In case of import of finished products and consumables into Nepal, the unofficial importer pays the GST which cannot be refunded by India due to informal nature of trade. Meanwhile, the importers of Nepali goods into India through unofficial channels do not have to pay the GST or any other taxes since this import is not captured in government records. Thus unofficial export to India would benefit more than unofficial import.
Impact on transit
The transit movement between the port of Kolkata/Haldia and Nepal border is hassle-filled, characterized by delays and inefficiency at the port, high transport cost, and opacity in operation of shipping lines and customs brokers. Transport cartels also hamper transit trade of Nepal. Application of services taxes and other charges during transport in India has gone up, by up to 15 percent than before the application of GST. Goods are exported to Nepal via Indian transport routes but this is in India treated as domestic movement and Nepali importers and exporters are thus bound to pay service tax. The argument of Indian authorities has been that Nepali importers should pay since payment is in Indian currency and invoices are drawn by Indian companies.
Before the introduction of GST, Nepali importers and exporters were bound to pay 15 percent service charge on all operations of Kolkata Port and surcharge in the form of cost insurance and freight (CIF) between the seaport and Nepal border. But with the application of GST the charges at Kolkata, particularly for terminal handling, delays and detention, and other invoices raised on Nepal-bound cargo will now attract 18 percent GST, which will be 3 percentage points higher than pre-GST charges. However, the charges on transport by road and rail will be limited to 5 percent instead of 15 percent, thereby creating a saving of 10 percentage points.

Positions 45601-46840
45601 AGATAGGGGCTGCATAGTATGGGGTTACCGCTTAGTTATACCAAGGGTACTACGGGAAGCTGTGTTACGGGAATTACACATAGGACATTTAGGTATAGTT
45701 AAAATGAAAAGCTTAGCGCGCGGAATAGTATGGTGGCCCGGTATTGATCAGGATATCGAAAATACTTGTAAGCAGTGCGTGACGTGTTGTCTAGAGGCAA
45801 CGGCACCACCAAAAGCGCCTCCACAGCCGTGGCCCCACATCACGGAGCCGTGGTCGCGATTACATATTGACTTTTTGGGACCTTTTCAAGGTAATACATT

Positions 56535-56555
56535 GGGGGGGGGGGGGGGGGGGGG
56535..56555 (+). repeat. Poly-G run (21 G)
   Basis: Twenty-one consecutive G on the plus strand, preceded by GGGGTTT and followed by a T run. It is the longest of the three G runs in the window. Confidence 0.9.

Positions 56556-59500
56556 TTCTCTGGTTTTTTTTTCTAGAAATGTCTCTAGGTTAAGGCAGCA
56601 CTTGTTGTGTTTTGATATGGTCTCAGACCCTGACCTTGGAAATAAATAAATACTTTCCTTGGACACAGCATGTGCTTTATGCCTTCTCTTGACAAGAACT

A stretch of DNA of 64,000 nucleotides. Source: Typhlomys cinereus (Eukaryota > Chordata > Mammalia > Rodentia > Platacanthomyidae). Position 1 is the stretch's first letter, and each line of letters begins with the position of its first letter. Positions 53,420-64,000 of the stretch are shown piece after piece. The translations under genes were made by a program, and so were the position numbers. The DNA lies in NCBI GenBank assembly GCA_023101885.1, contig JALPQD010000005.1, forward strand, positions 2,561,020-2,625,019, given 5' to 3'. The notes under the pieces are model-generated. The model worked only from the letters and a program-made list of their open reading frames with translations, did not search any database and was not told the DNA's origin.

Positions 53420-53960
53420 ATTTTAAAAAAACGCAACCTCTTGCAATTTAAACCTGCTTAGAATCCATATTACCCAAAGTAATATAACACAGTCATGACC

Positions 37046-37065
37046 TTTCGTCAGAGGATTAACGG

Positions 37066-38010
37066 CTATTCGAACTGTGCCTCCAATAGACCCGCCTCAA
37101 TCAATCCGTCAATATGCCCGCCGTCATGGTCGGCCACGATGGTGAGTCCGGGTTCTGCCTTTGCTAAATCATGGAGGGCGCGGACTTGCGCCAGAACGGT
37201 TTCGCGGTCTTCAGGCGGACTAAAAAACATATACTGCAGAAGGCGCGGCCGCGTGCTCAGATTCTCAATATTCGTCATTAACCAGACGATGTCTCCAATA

Traffic in transit services does not fall under domestic domain. Previously, service charges have been levied by India on the ground that the services are billed in India. So the two governments should sit down and work out a way to make transit services exempt from GST, which of course is domestic tax of India. This might also be achieved through modifications in the bilateral treaty of transit.
Wait and watch
Nepali traders complain that India does not treat export to Nepal as real export since payment of trade is made in Indian currency instead of US dollar. These anomalies were addressed during the transit treaty’s revision in 2009 yet implementation remains weak.
The implication of GST on Nepal will get clearer over time. Hence it is important for Nepal to wait and see, say, for a couple of months, as to how it impacts Nepali economy.
However, in this time, the government of Nepal should carry out a detailed study of the possible impact of GST in India on various sectors of the Nepali economy. There will have to be widespread consultations to mitigate the GST’s adverse impacts on trade, transit and investment. The ultimate goal should be to put in place a mutually advantageous trade regime as well as an efficient transit system.
The author is a former secretary of government of Nepal